Credit cards are a convenient way to “buy now and pay later”. When used correctly they offer lots of additional benefits. But you need to be smart about how you use them so that you don’t get into too much debt.
These are strategies that anyone can try. Needless to say, your goal of getting ahead of credit card debt is more achievable if you cease or at the very least limit your spending on cards.
1. Pay more than the minimum monthly repayment
When managing your repayments you have three choices:
- Pay the full amount of the closing balance by the due date shown on your statement every month – by doing so you can take advantage of any interest free period on your card.
- If you can’t pay the full amount, try to pay more than the minimum repayment to limit the amount of interest charged.
- Make only your minimum repayment each statement cycle – this strategy is discouraged as interest will build up on your account, making it much harder to clear the total balance.
To see where you stand, check your Westpac credit card statement. It will tell you how long it will take to pay off the closing balance and the interest cost, if you only make the minimum payment (and you make no further purchases or cash advances with your card).
2. Pay down your highest rate credit card debt first
Sometimes known as the Avalanche strategy, the idea is to target the debt with the highest interest rate first, while maintaining the minimum repayment on any others. Paying off your highest interest credit card, which may not necessarily have the highest balance, will limit the impact of compound interest on your debts, slowing the growth of your debts overall.
Once the highest rate balance is paid off, you move on to the next highest rate card. The cash you were putting towards paying down the first debt is added to the minimum repayment you were making on the second highest rate debt. As you work down through your debts, the amount you can put towards repayments on the next debt increases with each cleared debt – creating an avalanche effect.
3. Pay off your smallest balances first to create momentum
Commonly called the Snowball strategy, it relies on human psychology – we feel we are making progress if we can get the “quick wins”. Pay off the smallest debt first and the sense of achievement encourages us to keep going and tackle the next smallest debt.
This positive feedback cycle builds momentum until all debts are cleared. Like the avalanche strategy, you maintain the minimum repayments on other debts while you work to clear the first one. Similarly, the amount you can dedicate to the repayments on the next debt increases as you clear each smaller debt.
Note however that this strategy will almost certainly be more expensive in the long-term if you have larger, higher interest debts compounding while you pay down smaller ones.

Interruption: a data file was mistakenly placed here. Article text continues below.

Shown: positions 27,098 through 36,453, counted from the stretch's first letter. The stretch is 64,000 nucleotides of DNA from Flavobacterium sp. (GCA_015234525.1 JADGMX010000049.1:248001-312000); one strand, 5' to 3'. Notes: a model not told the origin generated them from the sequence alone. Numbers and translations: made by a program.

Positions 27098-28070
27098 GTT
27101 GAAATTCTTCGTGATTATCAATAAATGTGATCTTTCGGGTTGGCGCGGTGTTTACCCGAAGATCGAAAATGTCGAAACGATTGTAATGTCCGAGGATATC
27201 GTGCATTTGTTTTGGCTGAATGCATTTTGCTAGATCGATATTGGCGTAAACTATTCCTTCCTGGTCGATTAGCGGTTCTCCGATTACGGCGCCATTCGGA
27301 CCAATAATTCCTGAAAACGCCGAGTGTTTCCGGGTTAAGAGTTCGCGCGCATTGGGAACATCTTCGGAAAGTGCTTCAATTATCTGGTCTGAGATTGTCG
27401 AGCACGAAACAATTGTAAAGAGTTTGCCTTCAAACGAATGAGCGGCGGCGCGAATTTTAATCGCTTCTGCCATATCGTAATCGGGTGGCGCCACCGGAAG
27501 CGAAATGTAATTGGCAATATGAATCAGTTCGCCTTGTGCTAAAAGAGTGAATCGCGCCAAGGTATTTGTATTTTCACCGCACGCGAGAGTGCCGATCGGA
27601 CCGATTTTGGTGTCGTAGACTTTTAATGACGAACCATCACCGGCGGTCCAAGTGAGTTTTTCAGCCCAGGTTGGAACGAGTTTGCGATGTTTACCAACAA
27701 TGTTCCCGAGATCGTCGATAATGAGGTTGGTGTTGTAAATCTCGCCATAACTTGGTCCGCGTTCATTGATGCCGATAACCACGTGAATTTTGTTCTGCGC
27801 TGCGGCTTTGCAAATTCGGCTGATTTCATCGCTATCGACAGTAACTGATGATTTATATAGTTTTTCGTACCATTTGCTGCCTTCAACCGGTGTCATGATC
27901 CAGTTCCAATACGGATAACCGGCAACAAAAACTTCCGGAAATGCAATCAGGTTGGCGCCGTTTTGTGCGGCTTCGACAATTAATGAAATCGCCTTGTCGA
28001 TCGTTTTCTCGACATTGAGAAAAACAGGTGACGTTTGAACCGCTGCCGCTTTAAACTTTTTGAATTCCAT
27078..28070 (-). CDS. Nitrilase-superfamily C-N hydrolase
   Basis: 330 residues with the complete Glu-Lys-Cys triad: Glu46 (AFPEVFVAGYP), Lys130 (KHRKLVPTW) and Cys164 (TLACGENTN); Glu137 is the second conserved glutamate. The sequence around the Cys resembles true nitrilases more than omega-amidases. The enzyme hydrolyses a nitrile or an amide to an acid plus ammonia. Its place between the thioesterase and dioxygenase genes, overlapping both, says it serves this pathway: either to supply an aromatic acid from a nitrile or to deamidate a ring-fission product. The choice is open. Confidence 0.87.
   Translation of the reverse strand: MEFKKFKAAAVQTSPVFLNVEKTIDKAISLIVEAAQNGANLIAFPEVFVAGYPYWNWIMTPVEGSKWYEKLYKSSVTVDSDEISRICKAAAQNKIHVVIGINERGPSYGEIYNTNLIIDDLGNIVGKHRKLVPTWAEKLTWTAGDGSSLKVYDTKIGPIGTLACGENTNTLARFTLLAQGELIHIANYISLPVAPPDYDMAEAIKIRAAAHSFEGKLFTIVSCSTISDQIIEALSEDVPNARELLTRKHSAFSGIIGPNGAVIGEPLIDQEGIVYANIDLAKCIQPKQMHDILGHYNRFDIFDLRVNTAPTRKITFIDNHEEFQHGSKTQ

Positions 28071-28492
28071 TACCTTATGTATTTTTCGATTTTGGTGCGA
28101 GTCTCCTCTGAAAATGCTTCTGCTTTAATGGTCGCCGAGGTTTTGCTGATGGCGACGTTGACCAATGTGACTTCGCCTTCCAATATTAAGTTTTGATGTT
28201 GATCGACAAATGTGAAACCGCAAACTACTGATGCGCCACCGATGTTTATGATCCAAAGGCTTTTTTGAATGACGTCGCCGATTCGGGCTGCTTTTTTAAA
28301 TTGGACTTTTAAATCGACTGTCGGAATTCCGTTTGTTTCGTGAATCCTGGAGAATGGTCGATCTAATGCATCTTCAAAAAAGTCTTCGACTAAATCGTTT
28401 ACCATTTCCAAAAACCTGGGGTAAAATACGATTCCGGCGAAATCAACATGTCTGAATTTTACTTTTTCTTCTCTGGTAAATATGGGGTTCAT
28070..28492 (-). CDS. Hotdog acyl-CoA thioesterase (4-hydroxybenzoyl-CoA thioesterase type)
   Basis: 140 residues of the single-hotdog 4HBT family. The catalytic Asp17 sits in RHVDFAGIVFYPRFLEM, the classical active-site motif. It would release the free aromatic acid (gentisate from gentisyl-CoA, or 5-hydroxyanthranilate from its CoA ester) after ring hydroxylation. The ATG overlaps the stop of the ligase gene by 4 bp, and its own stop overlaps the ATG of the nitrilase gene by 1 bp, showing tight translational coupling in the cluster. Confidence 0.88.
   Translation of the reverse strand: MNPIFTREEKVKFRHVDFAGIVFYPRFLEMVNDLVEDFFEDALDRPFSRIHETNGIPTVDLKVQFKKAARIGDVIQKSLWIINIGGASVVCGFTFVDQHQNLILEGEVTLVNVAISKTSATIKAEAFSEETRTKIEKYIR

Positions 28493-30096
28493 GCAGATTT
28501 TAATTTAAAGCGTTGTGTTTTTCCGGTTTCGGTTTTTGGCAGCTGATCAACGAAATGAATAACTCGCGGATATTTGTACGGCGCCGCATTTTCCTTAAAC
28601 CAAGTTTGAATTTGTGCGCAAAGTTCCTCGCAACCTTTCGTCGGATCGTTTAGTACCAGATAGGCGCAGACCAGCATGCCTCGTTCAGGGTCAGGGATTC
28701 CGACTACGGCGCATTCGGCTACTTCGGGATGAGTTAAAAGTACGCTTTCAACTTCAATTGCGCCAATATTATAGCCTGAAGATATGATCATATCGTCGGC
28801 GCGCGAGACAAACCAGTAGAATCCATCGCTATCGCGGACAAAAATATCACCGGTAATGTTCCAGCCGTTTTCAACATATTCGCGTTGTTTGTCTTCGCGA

Be very honest with yourself about which credit card debt strategy will work for you. If you have the discipline and determination, the avalanche strategy will always be better from a strictly financial standpoint. But if you think you need the encouragement that comes with clearing many smaller debts, the snowball strategy may be a better fit for you.
4. Consolidating debt with a credit card balance transfer
Balance transfers are a popular strategy for consolidating credit card debt, potentially saving you money and allowing you to clear your debt sooner.
Keep an eye out for 0% p.a. balance transfer offers and take advantage of the interest free period to pay down the debt.
The path to success with this strategy relies on your ability to pay down your debt as fast as possible, ideally clearing the debt during the promotional period. You should also seriously consider cutting up your old credit cards to avoid the temptation to incur new debts.
These offers come with strict terms and conditions, so make sure you read them carefully.
5. Make your credit card repayments your priority
Make your credit card repayments a priority by setting up automatic payments each statement cycle. That way, your card gets paid off before any non-essential spending.
Read more about making credit card repayments.
6. Don’t spend more than your earn and/or free up money to pay off your debt
It’s budgeting 101 – spend less than you earn. The reality is that most people will find they have more control over what they spend than they do over increasing their income, at least in the short-term.
So start by focusing your efforts on your spending habits to see if you can cut back anywhere. Then put that extra money towards your repayments to further reduce your debt.
7. Have a goal beyond debt repayment
Focusing on a goal beyond your debts is also a good way to stay motivated. For example, your goal might be to save to buy your first home. Set-up your strategy to clear your debts and then work towards a first home deposit.
And every time you reach a debt repayment target, don’t forget to be your own cheerleader! Rewarding yourself for small wins helps to maintain motivation.